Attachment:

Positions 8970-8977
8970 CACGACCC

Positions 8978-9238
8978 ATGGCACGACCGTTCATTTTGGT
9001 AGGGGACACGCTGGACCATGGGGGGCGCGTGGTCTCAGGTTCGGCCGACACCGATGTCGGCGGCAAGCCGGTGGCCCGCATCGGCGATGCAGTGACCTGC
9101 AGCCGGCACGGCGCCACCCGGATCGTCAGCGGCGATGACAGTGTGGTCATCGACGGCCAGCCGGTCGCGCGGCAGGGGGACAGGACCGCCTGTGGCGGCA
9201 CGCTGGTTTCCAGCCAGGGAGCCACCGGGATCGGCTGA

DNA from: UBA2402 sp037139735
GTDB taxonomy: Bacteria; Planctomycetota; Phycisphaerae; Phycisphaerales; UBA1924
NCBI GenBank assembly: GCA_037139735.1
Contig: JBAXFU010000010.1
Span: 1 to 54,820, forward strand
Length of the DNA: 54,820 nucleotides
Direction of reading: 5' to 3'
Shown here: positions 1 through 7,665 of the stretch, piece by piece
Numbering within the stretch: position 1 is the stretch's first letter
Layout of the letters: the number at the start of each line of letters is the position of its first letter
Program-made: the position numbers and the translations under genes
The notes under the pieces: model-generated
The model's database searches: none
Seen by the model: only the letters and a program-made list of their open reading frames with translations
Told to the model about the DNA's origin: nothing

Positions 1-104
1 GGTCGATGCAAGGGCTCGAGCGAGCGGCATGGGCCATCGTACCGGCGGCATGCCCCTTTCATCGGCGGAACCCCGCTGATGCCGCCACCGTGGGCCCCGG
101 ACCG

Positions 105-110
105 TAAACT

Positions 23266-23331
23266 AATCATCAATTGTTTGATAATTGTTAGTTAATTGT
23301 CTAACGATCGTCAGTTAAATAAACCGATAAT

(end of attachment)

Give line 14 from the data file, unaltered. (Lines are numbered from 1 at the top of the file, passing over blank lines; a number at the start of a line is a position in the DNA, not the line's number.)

Direction of reading: 5' to 3'